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Residents file civil rights complaint over unchecked poultry farms: 'This [complaint] is long overdue'

North Carolina's chicken industry has ballooned to raising close to a billion chickens per year.

Civil rights complaint over unchecked poultry farms

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North Carolina residents have filed a civil rights complaint about the disgusting living conditions created by the poultry industry.

According to Civil Eats, due to a loophole in policy, chicken farms have been allowed to exist and expand in the state without any permitting, which has led them to expand into low-income counties with disproportionate populations of people of color. Civil Eats says that the complaint effectively states that North Carolina's "Department of Environmental Quality (DEQ) is discriminating against Black, Native, and Latin American residents by failing to regulate the [poultry] industry."

How bad are these conditions? In the complaint, resident Henry Brewer described the piles of chicken litter next to his home, which contain a mixture of urine, feces, and sawdust. "Each of the five piles is over 8 feet tall. They stand there and start fuming off. The odor is terrible," Brewer said. "Sometimes it feels like the flies are about to eat us alive — the dogs can't even live in the yard."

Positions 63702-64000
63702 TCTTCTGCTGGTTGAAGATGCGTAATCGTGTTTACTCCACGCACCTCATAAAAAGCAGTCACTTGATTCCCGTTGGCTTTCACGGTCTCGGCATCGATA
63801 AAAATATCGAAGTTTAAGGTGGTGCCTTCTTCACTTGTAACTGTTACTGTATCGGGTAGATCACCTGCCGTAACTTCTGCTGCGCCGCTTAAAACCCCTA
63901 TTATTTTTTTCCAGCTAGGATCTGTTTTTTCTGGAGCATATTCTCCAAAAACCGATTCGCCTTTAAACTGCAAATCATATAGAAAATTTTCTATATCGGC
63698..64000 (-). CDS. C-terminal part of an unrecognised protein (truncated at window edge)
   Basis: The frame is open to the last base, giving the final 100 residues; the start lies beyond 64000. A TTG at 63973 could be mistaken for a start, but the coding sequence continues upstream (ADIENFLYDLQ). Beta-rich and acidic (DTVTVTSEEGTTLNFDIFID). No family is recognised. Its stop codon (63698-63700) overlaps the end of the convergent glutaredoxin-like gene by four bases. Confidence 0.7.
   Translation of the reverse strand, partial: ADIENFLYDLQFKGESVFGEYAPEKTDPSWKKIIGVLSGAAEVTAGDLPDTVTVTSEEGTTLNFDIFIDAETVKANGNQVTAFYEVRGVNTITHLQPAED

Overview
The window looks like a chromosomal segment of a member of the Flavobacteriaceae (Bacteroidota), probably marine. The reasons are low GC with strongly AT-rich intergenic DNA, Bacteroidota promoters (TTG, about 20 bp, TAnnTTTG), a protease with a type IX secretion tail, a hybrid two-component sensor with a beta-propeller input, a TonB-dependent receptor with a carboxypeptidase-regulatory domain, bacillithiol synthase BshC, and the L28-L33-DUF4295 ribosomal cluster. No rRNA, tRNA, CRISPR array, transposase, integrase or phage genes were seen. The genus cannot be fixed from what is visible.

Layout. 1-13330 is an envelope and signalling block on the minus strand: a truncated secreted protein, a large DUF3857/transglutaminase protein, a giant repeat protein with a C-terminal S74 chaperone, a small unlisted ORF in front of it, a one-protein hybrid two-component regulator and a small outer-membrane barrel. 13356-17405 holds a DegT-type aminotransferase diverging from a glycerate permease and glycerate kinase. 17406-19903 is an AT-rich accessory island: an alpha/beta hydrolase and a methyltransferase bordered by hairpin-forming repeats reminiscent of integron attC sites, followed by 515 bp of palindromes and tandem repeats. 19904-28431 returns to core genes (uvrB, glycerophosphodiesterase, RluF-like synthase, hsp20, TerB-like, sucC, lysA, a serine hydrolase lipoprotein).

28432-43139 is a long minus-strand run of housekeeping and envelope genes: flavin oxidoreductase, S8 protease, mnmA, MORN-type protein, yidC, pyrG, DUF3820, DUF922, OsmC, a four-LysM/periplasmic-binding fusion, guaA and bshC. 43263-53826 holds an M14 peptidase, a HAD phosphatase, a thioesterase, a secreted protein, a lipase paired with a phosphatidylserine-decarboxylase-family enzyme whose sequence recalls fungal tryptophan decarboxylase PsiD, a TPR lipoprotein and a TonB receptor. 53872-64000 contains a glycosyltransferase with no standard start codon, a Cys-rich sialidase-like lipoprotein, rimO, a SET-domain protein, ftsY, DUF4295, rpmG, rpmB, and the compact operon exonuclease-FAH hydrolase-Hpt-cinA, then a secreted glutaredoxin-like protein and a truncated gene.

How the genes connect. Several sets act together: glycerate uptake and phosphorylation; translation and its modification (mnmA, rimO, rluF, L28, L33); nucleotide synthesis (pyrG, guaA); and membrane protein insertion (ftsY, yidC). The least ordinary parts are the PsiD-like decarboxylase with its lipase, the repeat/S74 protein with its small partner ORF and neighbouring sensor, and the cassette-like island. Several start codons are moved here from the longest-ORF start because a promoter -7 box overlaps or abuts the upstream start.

North Carolina's chicken industry has ballooned to raising close to a billion chickens per year, which creates a lot of waste, Civil Eats reports. Since this waste can pollute the water and air in the communities that contain the farms, the lack of regulation on the poultry industry is a serious problem for local residents, as the pollution can potentially be fatal if ingested and can also cause lung and eye irritations, according to Sciencing

The current EPA administrator, Michael Regan, used to be in charge of North Carolina's DEQ, which adds some personal connection to the case. 

"The administrator has deep knowledge of the issues in North Carolina and the political challenges that have resulted in DEQ taking the approach that it has," Christophe Courchesne, a professor at Vermont Law and Graduate School and attorney who worked on the complaint, told Civil Eats. "We take him at his word that the federal administration is committed to environmental justice and where there are issues like these identified, that the agency will take action."

"This [complaint] is long overdue, and it should have animated the civil rights work at EPA since its inception," Courchesne said. "Now, given direction from the top, hopefully EPA will act expeditiously on these types of complaints and really push the state agencies that are the subject of these complaints to change their practices in ways that help these communities."

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